The great personage who gave a fashion to this class of literature was the courtly and romantic Elizabeth herself; her obsequious wits and courtiers would not fail to feed and flatter her taste. Whether they all felt the beauties, or languished over the tediousness of “the Faerie Queen,” and the “Arcadia” of Sidney, at least her majesty gave a vogue to such sentimental and refined romance. The classical Elizabeth introduced another literary fashion; having translated the Hercules Œtacus, she made it fashionable to translate Greek tragedies. There was a time, in the age of fanaticism, and the long parliament, that books were considered the more valuable for their length. The seventeenth century was the age of folios. Caryl wrote a “Commentary on Job” in two volumes folio, of above one thousand two hundred sheets! as it was intended to inculcate the virtue of patience, these volumes gave at once the theory and the practice. One is astonished at the multitude of the divines of this age; whose works now lie buried under the brick and mortar tombs of four or five folios, which, on a moderate calculation, might now be “wire woven” into thirty or forty modern octavos.
In Charles I.’s time love and honour were heightened by the wits into florid romance; but Lord Goring turned all into ridicule; and he was followed by the Duke of Buckingham, whose happy vein of ridicule was favoured by Charles II., who gave it the vogue it obtained.
Sir William Temple justly observes, that changes in veins of wit are like those of habits, or other modes. On the return of Charles II. none were more out of fashion among the new courtiers than the old Earl of Norwich, who was esteemed the greatest wit, in his father’s time, among the old.
Modern times have abounded with what may be called fashionable literature. Tragedies were some years ago as fashionable as comedies are at this day; Thomson, Mallet, Francis, Hill, applied their genius to a department in which they lost it all. Declamation and rant, and over-refined language, were preferred to the fable, the manners, and to Nature,—and these now sleep on our shelves! Then too we had a family of paupers in the parish of poetry, in “Imitations of Spenser.” Not many years ago, Churchill was the occasion of deluging the town with political poems in quarto. These again were succeeded by narrative poems, in the ballad measure, from all sizes of poets.—The Castle of Otranto was the father of that marvellous, which overstocks the circulating library.—Lord Byron has been the father of hundreds of graceless sons.—Travels and voyages have long been a class of literature so fashionable, that we begin to dread the arrival of certain persons from the Continent!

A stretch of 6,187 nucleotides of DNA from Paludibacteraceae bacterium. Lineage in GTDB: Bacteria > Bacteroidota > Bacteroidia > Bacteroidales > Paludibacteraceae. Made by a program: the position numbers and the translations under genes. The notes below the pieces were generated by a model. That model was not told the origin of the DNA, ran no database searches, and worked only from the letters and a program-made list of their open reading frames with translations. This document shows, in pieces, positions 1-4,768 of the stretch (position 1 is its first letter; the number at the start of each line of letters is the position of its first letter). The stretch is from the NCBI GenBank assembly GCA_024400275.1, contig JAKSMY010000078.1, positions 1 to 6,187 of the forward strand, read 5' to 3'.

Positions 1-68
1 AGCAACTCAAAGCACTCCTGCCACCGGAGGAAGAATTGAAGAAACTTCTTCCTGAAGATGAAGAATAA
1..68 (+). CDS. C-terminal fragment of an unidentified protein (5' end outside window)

Different times, then, are regulated by different tastes. What makes a strong impression on the public at one time, ceases to interest it at another; an author who sacrifices to the prevailing humours of his day has but little chance of being esteemed by posterity; and every age of modern literature might, perhaps, admit of a new classification, by dividing it into its periods of fashionable literature.
§ A footnote is added to this article in later editions of the Curiosities, further to the phrase ‘Tragedies were some years ago as fashionable as comedies are at this day:’
The great feature of the modern stage within the last twenty years has been the Classical Burlesque Drama, which, though originating in the last century in such plays as Midas, really reached its culmination under the auspices of Madame Vestris.
¶ This article first appeared in the fifth (1807) edition of the Curiosities.